Before last week, there had been little public friction between Garcetti and Carter, who is overseeing the lawsuit filed last year against the city and county of Los Angeles by the L.A. Alliance for Human Rights.
The group argues that the city and county have mismanaged the region’s homelessness crisis, wasted public money and violated the civil rights of those who live on the streets.
At 76, Judge David Carter knows he shouldn’t be on skid row exposing himself to the coronavirus. But he wants more for L.A.'s homeless people.
Carter is known to regularly email elected officials, including Garcetti, and has taken tours of homeless shelters and skid row with different Los Angeles City Council members.
In his public statements, the mayor has been complimentary of Carter, who has a reputation for acting less like a judge than a politician and for unpredictable behavior.
And at a Feb. 3 media briefing, Garcetti told reporters he was proud of the progress the city has made. “I love Judge Carter,” Garcetti said. “I think he’s fond of me. I’ll let him say it. He’s said it many times.”
The mayor’s public tone and messaging about the case shifted dramatically last week.
At a media event after his budget release — an event where he was asked a number of questions about Carter’s order — the mayor suggested that the judge “stay out of our way.” He also said the legal order could threaten the city’s planned affordable housing projects.
For his part, Carter appeared to signal his impatience with the mayor at a public hearing in February where several city officials were summoned to speak to the judge.
Garcetti had publicly announced the night before that he wouldn’t be attending the hearing, but Carter repeatedly called his name at the meeting, bringing more attention to the mayor’s absence.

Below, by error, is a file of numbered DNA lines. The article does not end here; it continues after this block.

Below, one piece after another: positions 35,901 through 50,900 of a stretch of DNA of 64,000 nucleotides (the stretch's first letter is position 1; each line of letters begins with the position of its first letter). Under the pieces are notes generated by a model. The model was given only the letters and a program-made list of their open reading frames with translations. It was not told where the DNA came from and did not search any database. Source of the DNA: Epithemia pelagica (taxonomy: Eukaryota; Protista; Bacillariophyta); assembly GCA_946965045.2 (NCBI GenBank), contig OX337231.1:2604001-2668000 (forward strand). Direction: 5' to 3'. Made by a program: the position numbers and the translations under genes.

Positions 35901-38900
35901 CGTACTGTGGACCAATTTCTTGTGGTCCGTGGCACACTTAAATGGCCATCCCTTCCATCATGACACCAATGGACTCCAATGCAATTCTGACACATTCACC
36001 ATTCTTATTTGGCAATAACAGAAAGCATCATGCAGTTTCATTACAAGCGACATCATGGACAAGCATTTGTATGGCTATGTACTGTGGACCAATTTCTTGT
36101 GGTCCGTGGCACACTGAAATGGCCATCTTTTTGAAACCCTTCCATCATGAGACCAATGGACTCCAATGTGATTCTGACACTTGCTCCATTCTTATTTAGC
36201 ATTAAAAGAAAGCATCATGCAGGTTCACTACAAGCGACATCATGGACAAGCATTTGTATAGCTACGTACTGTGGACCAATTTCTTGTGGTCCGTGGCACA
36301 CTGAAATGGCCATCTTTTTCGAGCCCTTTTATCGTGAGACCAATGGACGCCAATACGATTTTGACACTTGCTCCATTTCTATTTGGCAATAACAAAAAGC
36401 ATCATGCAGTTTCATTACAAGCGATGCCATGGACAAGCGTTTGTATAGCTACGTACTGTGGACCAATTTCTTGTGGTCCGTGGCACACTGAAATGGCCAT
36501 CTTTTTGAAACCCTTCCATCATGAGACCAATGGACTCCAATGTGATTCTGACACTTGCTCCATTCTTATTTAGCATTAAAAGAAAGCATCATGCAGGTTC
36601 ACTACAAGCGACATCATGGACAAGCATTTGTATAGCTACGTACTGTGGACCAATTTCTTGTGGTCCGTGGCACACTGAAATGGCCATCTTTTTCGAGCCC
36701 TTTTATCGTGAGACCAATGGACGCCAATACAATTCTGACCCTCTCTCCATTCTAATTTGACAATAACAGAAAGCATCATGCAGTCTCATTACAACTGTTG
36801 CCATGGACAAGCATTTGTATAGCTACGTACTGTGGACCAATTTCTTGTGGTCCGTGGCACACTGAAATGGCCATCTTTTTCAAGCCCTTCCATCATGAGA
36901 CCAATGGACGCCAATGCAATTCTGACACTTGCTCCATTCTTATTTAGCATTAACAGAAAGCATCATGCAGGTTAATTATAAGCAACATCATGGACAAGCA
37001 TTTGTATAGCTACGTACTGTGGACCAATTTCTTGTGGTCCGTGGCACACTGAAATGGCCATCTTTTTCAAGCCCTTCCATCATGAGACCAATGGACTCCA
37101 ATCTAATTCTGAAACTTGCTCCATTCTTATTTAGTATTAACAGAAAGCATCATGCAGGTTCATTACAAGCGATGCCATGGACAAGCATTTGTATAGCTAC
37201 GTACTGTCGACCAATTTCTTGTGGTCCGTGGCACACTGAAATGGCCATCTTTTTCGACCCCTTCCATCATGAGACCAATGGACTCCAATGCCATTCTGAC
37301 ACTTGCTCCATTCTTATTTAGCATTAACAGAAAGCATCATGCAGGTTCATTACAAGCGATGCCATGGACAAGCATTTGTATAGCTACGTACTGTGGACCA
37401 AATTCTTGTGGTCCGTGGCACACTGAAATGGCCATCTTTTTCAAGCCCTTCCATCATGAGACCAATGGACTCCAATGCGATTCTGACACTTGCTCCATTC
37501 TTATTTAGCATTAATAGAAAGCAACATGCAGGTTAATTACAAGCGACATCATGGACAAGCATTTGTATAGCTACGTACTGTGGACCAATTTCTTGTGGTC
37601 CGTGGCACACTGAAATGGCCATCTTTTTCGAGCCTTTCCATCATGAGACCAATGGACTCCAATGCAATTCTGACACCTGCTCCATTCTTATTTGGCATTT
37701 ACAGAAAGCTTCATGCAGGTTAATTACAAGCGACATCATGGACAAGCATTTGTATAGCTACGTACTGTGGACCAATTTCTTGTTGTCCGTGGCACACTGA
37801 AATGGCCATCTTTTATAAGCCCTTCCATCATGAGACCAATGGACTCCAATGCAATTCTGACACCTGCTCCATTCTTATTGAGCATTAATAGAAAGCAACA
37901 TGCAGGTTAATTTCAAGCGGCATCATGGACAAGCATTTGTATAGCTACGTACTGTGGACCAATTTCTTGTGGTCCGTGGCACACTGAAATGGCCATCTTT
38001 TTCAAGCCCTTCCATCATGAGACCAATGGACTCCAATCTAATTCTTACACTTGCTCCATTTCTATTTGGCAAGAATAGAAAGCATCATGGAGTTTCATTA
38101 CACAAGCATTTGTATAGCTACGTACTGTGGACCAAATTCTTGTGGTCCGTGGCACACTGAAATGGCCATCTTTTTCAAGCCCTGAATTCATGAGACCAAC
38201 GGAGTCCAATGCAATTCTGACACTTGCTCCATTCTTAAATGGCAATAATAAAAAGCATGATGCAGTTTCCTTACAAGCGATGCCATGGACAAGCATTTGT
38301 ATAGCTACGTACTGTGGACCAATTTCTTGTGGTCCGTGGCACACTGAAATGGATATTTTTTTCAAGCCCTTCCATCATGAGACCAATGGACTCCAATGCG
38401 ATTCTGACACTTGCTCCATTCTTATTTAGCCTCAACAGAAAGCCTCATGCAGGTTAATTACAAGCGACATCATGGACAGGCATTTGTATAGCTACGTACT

Rob Wilcox, spokesman for the city attorney’s office, declined to comment on the city’s notice of an appeal that was filed Friday. The county is also appealing.
Conway, advisor to the group that is suing, wants to see a Marshall Plan-like response to homelessness, referring to the U.S. aid program for rebuilding Western Europe after World War II.
He said the order opens the door for Garcetti to “do something that will be a model for the state and the country.”
Jessica Levinson, a professor at Loyola Law School, said she expects the city’s appeal will be partly a public relations tactic that lays out all the steps the city had already taken to address the crisis. At the same time, she expects the city to say that the judge overstepped his authority.
The order comes as Garcetti has a little over a year and a half left in office.
The mayor hasn’t publicly committed to serving out his entire second term — which is longer than normal because of a change in election dates — and there’s been speculation he could leave for another job before his term ends.
Now, he faces the prospect of a protracted court fight over the order in the coming months.
“I absolutely think it could drag out for a while,” Levinson said.
Times staff writers Benjamin Oreskes and Emily Alpert Reyes contributed to this report.